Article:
Renaissance Meets Contemporary: Street Art Tour in Florence

Florence is considered by many academics the birthplace of the Renaissance. In recent years a new generation of artists has emerged, and they have started a new Renaissance to bring art closer to people once again.

Florence is considered by many academics the birthplace of the Renaissance and is still wonderfully preserved as a Renaissance city, with its art and architecture that remain the city’s unique treasures. Renaissance literally means “rebirth” and, if we have a look outside of the museum’s walls and toward the tiny streets called vie or vicoli, we can feel a sense of vibrancy. It is the city’s contemporary art scene!

In recent years a new generation of artists has emerged, and they have started a new Renaissance to bring art closer to people once again. Florence’s Urban Renaissance makes a city more colorful and gives a message to the people who are passing by at a certain moment, it can make you think or it can inspire you. An open-air gallery for all to enjoy, decorating streets, and walls of the palaces, and not even the street signs are safe!

In Europass Teacher Academy and Europass Italian Language School, we organize a tour of the Oltrarno neighborhood, the heart of Florence, where you get to know the best street art in Florence and some of these new urban artists, having a look at their original new frescoes.


Originally from Bretagne (France), Clet Abraham has been living in Italy for over 20 years, here in Florence he has his own studio in the San Niccolò district. He created an absolutely original form of street art: he started to put mysteriously, funny stickers on the Florentine street signs, like David’s Michelangelo on a “no-entry” ban or a fish bones on a “turn” sign. Some years ago he also put a “nose” on the San Niccolò tower and a “common man” who was jumping on the Arno River from Santa Trinita Bridge (both of these art installations were removed by the city administration).

Abraham’s alterations have never changed the original purpose of any of the signs involved. There is no doubt that a no-entry sign is still a no-entry sign, just with a side of fun. He aims to make us think about blindly taking orders while adding in a good dose of amusement! Nowadays Clet is a well-known artist all over the world, from Paris to Osaka, people everywhere can see his colorful street signs.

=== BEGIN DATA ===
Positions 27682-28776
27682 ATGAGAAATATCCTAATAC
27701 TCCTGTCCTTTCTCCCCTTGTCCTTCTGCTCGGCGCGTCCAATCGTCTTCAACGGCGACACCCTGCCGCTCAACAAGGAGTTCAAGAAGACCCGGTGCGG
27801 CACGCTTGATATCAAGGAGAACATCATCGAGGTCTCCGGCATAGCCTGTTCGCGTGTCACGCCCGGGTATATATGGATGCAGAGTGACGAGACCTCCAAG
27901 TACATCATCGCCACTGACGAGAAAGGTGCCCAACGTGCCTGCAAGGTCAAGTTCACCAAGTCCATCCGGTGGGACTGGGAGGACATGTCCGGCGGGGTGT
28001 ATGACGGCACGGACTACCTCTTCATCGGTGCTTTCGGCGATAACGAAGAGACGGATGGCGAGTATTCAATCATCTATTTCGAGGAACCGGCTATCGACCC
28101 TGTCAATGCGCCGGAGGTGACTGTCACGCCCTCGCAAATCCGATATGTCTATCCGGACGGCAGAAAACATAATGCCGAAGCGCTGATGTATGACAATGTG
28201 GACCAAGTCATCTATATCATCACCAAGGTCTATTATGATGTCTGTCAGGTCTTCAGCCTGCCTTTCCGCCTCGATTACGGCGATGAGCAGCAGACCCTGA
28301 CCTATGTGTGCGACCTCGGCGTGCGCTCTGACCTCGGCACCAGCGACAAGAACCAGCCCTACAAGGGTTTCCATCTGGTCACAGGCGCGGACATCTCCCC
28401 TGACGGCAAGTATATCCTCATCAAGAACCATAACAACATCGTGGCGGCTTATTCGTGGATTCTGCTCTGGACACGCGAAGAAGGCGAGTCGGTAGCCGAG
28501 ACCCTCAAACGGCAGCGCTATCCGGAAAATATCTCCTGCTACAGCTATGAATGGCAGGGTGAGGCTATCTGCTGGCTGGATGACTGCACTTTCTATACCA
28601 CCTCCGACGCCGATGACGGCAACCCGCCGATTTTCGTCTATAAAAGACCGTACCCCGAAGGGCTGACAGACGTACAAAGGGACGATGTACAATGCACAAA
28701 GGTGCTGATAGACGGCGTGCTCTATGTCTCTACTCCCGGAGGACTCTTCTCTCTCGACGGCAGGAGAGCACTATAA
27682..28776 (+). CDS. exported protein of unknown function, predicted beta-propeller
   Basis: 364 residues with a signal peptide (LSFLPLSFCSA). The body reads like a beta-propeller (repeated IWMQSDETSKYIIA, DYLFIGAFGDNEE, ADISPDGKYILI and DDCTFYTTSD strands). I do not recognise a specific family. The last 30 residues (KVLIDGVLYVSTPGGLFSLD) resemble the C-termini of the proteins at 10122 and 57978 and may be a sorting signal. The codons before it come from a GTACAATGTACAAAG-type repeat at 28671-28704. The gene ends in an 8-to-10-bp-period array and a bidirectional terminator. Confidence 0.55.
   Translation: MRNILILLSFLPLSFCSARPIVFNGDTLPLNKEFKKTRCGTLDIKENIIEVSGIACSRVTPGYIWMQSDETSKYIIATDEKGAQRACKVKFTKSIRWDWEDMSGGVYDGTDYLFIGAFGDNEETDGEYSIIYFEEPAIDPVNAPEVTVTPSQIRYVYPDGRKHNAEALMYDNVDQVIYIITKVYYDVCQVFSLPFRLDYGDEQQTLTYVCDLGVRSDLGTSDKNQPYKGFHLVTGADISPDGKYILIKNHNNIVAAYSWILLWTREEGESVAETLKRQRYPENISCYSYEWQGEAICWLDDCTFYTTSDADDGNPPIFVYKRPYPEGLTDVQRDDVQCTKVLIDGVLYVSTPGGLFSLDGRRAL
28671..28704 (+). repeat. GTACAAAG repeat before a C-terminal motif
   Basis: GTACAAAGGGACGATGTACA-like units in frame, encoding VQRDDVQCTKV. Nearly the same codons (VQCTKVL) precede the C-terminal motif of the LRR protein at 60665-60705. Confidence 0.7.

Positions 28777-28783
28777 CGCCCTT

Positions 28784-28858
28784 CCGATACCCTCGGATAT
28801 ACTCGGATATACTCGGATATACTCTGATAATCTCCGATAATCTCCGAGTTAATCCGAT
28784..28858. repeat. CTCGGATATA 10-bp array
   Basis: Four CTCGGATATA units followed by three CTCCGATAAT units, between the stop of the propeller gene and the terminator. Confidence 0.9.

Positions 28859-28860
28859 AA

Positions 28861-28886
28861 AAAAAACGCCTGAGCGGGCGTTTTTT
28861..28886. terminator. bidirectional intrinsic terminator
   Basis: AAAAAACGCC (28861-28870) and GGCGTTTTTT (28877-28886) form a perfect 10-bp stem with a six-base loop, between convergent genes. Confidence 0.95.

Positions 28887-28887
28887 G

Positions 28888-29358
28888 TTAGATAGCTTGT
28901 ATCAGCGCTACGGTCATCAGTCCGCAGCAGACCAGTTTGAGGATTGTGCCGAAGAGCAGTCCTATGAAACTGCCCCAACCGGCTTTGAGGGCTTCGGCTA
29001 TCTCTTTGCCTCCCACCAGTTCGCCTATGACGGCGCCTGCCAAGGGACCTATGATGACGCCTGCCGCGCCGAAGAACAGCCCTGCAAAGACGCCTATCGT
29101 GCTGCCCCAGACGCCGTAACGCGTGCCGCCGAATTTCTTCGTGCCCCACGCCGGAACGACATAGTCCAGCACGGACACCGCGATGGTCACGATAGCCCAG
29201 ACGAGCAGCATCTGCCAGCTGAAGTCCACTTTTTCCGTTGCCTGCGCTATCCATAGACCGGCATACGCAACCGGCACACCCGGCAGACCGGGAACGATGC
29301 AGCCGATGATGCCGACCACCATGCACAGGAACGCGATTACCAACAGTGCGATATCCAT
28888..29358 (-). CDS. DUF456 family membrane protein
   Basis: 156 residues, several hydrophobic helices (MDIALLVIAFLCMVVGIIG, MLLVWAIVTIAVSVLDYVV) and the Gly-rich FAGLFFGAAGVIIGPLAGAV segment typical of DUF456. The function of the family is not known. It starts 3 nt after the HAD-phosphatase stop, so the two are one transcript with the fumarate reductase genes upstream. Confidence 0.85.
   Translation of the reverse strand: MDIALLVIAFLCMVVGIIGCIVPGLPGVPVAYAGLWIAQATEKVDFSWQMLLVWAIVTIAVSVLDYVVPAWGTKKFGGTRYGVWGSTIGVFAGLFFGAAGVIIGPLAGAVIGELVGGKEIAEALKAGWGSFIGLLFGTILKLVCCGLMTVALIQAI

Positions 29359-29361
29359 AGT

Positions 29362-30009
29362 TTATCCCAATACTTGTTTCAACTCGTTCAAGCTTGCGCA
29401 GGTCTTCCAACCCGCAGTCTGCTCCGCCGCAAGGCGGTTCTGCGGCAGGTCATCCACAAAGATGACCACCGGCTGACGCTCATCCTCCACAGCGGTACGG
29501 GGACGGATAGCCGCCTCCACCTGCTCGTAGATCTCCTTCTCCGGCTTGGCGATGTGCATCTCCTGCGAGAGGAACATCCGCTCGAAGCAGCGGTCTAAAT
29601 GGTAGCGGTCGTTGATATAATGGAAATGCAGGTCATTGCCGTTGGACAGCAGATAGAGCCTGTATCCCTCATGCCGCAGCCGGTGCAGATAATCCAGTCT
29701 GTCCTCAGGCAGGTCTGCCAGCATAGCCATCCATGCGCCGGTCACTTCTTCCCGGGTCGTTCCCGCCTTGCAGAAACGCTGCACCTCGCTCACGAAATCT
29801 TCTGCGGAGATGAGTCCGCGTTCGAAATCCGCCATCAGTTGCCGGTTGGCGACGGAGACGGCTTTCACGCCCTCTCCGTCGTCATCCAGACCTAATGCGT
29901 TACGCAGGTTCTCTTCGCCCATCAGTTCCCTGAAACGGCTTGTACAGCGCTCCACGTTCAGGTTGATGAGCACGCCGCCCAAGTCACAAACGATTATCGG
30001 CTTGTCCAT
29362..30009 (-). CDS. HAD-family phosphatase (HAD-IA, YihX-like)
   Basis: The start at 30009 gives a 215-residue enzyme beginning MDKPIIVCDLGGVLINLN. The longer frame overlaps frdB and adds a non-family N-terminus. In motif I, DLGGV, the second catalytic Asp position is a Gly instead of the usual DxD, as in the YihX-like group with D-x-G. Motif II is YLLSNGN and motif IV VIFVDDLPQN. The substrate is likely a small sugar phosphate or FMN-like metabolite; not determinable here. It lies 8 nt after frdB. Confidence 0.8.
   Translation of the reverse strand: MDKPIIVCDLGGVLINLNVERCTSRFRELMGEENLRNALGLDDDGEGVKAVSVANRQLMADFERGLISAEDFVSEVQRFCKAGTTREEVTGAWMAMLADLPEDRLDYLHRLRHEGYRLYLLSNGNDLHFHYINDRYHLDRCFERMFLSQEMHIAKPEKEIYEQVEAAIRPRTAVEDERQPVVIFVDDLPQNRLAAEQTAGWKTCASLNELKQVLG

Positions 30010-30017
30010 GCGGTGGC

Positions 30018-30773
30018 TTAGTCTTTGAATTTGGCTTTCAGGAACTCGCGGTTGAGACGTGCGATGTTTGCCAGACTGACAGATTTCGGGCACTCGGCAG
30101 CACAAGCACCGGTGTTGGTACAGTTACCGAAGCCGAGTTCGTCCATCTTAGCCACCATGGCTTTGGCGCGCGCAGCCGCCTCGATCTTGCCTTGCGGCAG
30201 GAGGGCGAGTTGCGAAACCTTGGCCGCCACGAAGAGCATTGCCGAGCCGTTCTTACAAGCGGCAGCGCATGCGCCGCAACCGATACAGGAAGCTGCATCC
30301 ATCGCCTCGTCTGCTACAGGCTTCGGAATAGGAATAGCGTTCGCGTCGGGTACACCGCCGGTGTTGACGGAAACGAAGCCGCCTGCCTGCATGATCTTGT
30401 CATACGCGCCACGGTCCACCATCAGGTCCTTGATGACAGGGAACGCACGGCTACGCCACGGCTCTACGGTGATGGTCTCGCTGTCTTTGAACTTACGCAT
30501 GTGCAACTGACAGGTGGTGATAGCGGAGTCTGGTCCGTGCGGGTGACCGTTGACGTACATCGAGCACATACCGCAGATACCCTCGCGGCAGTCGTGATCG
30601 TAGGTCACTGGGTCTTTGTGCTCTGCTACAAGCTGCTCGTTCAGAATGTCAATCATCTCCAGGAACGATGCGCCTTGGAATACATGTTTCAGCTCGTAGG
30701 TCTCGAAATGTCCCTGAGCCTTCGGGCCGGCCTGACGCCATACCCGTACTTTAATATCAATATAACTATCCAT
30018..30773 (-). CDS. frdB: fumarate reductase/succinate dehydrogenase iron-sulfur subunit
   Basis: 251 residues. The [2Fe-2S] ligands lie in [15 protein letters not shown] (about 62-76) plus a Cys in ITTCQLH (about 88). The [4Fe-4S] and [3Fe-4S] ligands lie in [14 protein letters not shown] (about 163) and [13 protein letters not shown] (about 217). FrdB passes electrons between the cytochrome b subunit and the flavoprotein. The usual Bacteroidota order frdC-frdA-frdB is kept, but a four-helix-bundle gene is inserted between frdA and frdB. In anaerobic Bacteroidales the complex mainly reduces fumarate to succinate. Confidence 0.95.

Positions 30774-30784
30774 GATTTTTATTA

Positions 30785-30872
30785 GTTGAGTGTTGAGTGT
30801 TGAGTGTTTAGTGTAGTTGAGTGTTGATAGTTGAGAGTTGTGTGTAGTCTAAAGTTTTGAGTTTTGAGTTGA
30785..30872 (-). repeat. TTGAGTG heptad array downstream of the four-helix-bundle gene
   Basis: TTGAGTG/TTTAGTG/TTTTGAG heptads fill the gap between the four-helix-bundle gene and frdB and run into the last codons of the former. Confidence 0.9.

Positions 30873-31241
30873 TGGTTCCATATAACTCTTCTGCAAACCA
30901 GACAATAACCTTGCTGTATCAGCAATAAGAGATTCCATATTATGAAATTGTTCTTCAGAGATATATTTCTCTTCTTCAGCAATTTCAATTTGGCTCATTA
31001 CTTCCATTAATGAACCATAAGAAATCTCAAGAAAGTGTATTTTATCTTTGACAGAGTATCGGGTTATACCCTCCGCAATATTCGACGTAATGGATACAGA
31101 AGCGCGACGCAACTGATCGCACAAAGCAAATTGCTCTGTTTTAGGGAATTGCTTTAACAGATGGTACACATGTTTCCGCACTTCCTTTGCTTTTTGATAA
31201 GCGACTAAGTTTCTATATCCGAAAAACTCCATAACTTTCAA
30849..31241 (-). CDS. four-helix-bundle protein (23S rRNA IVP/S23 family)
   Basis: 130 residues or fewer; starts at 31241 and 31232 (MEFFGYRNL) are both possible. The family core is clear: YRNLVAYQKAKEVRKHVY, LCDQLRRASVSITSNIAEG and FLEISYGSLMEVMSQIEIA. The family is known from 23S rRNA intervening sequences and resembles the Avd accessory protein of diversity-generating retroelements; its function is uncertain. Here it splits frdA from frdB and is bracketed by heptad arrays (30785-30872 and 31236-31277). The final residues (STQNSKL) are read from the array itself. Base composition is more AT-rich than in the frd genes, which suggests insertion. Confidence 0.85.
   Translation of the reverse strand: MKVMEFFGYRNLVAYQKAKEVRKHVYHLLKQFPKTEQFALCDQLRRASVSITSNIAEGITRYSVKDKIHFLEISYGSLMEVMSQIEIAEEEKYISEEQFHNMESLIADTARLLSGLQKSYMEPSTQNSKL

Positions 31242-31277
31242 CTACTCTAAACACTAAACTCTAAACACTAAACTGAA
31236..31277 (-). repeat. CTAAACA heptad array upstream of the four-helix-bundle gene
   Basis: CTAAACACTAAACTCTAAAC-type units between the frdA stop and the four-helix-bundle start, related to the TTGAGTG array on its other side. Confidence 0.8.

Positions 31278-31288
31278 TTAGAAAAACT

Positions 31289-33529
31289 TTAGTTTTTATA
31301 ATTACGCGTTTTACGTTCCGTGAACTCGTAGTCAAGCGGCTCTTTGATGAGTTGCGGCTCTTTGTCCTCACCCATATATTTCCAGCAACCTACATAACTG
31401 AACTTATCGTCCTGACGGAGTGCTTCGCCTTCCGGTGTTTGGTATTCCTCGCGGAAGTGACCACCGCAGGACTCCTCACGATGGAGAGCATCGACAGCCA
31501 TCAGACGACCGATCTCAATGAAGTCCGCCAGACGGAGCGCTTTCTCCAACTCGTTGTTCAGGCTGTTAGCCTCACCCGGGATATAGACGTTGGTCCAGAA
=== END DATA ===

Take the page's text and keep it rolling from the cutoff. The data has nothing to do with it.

Photo by Patian, CC BY-SA 3.0, via Wikimedia Commons


This mysterious artist became very popular for his project “L’Arte sa nuotare” (Art can swim), he depicts famous works of art and characters mainly in blue, white, and black. Italian icons, defined by the artist as positive symbols (like “Lady with an Ermine” by Leonardo Da Vinci, “Venus” by Botticelli, or a portrait of Salvador Dalì) are wearing a diving mask and they are all swimming underwater. He painted directly on stick posters and he attached them to metal doors of gas or electricity meters, so they are regularly removed.

Blub is a Florentine artist and he often uses social networks like Instagram and Facebook to communicate with the community and spread his art project, but he prefers to remain anonymous.

Blub street art in florence
From Top Left To Bottom Right: Lady With An Ermine, Michelangelo’s “David”, Galileo, Leonardo Da Vinci, Infamous Street Artist “Clet”, Lovers of Magritte, and Mona Lisa.
Photo: Patrick Casey copyright 2016


This Florentine artist known as Exit/Enter (who is sometimes signed only with K.) is famous in most Italian cities, and also abroad. Born in 1990, Tuscan, he started to create his art in 2013, first in Florence, and then expanded to many cities like Naples, Rome, Palermo, Venice.. and abroad Brussels, Lisbon, Valencia, Barcelona, Amsterdam, just to name a few. He is famous for the stylized line figures holding a red heart or a balloon.

His drawings are minimalist, the artist uses almost always only sprays and mainly chooses ruined walls to show his creative art to the public. If you see one and stop, you can read a positive message of love, of peace (like “share the positive” or simply “fly away”) and smile for a moment. Why this name? The artist explains: “ ‘Enter’ came when I looked for a ‘surname’ in order to create the Facebook profile. ‘Exit Enter’ was perfect. When you go out, you always go somewhere.”

Recently Exit/Enter presented his work at the Street Art Museum in Amsterdam.

Exit/Enter street art
Photo by 2014

Hopnn Yuri

This Italian artist aims to promote the use of bicycles in the city, so all his drawings represented a quirky red and white cartoon with a striped shirt and a hat upon, and they look to be pedal bikes, colorful and funny. These posters are now very much part of the Florentine urban cityscape.

Photo: Lorenzo Zambini copyright

#Le Diesis

This new art project was created and supported by a collective ruled by women. Their paintings started to appear on Florence’s walls on the last 8 March (World Women’s Day). This project started to celebrate eight important and influential women like Nefertiti, Frida Kahlo, Sofia Loren, and Margherita Hack, all represented as the popular Comix character Superwoman. Recently #LeDiesis has come up with new drawings, I suggest you take a walk in the suggestive city center of Florence and discover some of them.

Principessa Leila – via Cimatori
Photo: Costanza Baldini Copyright 2019

These artists preferred to remain anonymous but their Instagram page has already many fans and the hashtag #lediesis also became very popular.

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